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Coordination of Inventions and Innovations through patent markets with prices

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Abstract

This article examines coordination between inventors and innovators through prices in a market for contracts on patented technology, in a controlled laboratory experiment. Typically, a hierarchical approach is used to analyze such coordination, new technology being exogenous, and risk managed in separate markets. Price signals and search patterns are compared for three institutional mechanisms and two levels of patent validity in a 3 x 2 experimental design. “Willingness to search” in a technology map of 9 “technology areas”, each with private and uncertain values for agents, are used to characterize and differentiate institutional behavior with respect to investment decisions in new technology. The results indicate that coordination and that the willingness to search out the most valuable technology differs sharply between the mechanisms; low patent validity also results in poor coordination. Policy implications suggest facilitating a market in tradable contracts on patents is needed. This may entail lowering risk in using patent “assets” (access to quality patents and enforcements for SMEs) and new forms of legal associations for IP intensive firms.

Suggested Citation

  • Ullberg, Eskil, 2015. "Coordination of Inventions and Innovations through patent markets with prices," Ratio Working Papers 260, The Ratio Institute.
  • Handle: RePEc:hhs:ratioi:0260
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    References listed on IDEAS

    as
    1. Ullberg, Eskil, 2010. "FROM PERSONAL TO IMPERSONAL EXCHANGE IN IDEAS: An Experimental Study of Patent Markets with Transparent Prices," Working Paper Series in Economics and Institutions of Innovation 230, Royal Institute of Technology, CESIS - Centre of Excellence for Science and Innovation Studies.
    2. Smith, Vernon L, 1982. "Microeconomic Systems as an Experimental Science," American Economic Review, American Economic Association, pages 923-955.
    3. Robinson, Joan, 1977. "What Are the Questions?," Journal of Economic Literature, American Economic Association, pages 1318-1339.
    4. Kenneth Arrow, 1962. "Economic Welfare and the Allocation of Resources for Invention," NBER Chapters,in: The Rate and Direction of Inventive Activity: Economic and Social Factors, pages 609-626 National Bureau of Economic Research, Inc.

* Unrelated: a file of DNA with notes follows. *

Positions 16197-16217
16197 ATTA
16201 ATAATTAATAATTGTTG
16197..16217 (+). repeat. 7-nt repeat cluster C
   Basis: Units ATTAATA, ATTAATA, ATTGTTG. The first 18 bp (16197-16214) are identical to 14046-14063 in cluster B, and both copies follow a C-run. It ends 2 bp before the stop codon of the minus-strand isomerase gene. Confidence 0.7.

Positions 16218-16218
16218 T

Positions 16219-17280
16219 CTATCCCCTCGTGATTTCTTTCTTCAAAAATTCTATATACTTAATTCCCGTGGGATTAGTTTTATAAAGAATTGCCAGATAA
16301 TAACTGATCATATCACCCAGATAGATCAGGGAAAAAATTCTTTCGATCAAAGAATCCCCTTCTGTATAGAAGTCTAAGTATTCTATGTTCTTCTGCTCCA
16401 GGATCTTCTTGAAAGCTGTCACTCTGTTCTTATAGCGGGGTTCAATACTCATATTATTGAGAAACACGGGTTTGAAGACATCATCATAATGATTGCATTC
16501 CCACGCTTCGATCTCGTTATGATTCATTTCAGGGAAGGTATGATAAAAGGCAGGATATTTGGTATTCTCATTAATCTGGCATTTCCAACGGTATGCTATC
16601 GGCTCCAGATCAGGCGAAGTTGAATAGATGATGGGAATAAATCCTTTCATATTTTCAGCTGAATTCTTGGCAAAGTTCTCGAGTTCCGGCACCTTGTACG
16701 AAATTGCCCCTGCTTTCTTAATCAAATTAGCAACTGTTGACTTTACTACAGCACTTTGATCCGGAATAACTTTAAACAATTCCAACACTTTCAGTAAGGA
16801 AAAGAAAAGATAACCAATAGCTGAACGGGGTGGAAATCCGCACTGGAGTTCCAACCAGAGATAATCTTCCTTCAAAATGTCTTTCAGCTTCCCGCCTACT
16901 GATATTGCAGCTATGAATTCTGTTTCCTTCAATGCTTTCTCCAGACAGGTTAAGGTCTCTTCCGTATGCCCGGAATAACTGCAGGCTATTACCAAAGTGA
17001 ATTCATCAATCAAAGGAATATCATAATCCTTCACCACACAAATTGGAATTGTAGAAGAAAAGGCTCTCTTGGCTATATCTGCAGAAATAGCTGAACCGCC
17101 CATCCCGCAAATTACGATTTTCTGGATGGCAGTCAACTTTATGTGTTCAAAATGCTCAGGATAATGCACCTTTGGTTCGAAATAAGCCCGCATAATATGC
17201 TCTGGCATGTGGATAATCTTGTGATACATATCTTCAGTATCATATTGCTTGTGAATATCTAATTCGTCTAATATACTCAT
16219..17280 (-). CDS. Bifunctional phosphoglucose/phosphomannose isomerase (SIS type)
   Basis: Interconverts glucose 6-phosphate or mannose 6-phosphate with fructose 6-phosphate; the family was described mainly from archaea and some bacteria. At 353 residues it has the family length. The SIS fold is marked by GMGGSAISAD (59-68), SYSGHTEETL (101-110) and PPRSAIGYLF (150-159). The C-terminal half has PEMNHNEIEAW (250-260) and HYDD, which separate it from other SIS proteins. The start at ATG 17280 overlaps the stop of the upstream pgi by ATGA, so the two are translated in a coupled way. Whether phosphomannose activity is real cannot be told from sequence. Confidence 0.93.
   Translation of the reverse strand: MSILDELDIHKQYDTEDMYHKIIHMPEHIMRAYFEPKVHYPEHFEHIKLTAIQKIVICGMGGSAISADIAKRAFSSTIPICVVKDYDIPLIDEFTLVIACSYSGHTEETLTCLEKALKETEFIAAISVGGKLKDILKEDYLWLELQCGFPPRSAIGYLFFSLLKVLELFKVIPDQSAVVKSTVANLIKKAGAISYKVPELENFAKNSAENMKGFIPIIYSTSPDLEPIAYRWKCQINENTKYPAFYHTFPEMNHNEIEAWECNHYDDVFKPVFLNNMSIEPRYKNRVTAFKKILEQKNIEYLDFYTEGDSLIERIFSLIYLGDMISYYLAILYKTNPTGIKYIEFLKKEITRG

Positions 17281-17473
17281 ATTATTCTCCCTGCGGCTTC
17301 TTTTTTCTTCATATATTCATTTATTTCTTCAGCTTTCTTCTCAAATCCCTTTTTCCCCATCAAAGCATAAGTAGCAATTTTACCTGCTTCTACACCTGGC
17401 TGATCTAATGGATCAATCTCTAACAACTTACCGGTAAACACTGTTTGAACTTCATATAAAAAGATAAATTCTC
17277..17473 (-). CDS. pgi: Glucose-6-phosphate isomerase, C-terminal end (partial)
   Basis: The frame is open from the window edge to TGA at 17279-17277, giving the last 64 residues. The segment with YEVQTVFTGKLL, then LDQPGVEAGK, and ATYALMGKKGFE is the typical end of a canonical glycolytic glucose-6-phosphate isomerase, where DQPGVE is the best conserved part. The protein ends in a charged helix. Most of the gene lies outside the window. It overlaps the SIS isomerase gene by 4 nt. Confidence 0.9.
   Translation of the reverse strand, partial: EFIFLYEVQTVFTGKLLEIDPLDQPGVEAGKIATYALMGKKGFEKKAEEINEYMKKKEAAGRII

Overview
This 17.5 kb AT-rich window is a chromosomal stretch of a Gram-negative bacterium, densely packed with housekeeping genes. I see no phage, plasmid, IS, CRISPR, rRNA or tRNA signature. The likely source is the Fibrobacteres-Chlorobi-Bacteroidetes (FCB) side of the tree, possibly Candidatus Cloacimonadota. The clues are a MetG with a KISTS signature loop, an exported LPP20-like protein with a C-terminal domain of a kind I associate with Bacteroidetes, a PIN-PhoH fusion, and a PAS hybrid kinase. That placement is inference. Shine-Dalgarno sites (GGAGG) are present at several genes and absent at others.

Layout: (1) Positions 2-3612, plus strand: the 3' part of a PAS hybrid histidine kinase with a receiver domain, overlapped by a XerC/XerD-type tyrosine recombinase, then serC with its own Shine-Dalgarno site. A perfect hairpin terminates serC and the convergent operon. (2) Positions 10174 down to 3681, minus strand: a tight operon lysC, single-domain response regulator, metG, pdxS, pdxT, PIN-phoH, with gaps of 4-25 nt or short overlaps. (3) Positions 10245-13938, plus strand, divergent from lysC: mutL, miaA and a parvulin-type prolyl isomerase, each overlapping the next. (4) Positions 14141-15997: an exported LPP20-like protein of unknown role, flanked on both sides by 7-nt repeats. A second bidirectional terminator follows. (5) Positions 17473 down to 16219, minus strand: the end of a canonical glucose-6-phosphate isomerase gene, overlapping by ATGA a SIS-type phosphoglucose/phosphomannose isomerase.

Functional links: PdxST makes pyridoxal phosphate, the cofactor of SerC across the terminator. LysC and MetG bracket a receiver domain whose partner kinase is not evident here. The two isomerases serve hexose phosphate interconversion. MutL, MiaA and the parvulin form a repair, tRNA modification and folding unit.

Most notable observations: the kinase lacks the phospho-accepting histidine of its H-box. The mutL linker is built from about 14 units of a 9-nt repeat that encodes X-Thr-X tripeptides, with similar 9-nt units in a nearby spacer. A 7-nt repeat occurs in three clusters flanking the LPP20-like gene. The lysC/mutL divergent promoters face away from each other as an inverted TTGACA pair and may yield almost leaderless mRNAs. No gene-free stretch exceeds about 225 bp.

5. Eskil Ullberg, 2010. "The Problem of Trading Patents in Organized Markets: A Dynamic Experimental Microeconomic System Model and Informal Price Theory," Working Papers 1016, George Mason University, Interdisciplinary Center for Economic Science.
    6. Leland, Hayne E, 1972. "Theory of the Firm Facing Uncertain Demand," American Economic Review, American Economic Association, pages 278-291.
    7. Diamond, Peter A., 1971. "A model of price adjustment," Journal of Economic Theory, Elsevier, vol. 3(2), pages 156-168, June.
    8. Kahneman, Daniel & Tversky, Amos, 1979. "Prospect Theory: An Analysis of Decision under Risk," Econometrica, Econometric Society, vol. 47(2), pages 263-291, March.
    9. Arrow, Kenneth J, 1986. "Rationality of Self and Others in an Economic System," The Journal of Business, University of Chicago Press, vol. 59(4), pages 385-399, October.
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    More about this item

    Keywords

    patent markets; coordination; invention; innovation; patent licensing; experimental economics; intellectual property rights assets;

    JEL classification:

    • B00 - Schools of Economic Thought and Methodology - - General - - - History of Economic Thought, Methodology, and Heterodox Approaches
    • C92 - Mathematical and Quantitative Methods - - Design of Experiments - - - Laboratory, Group Behavior
    • D47 - Microeconomics - - Market Structure, Pricing, and Design - - - Market Design
    • D83 - Microeconomics - - Information, Knowledge, and Uncertainty - - - Search; Learning; Information and Knowledge; Communication; Belief; Unawareness
    • O00 - Economic Development, Innovation, Technological Change, and Growth - - General - - - General
    • O30 - Economic Development, Innovation, Technological Change, and Growth - - Innovation; Research and Development; Technological Change; Intellectual Property Rights - - - General

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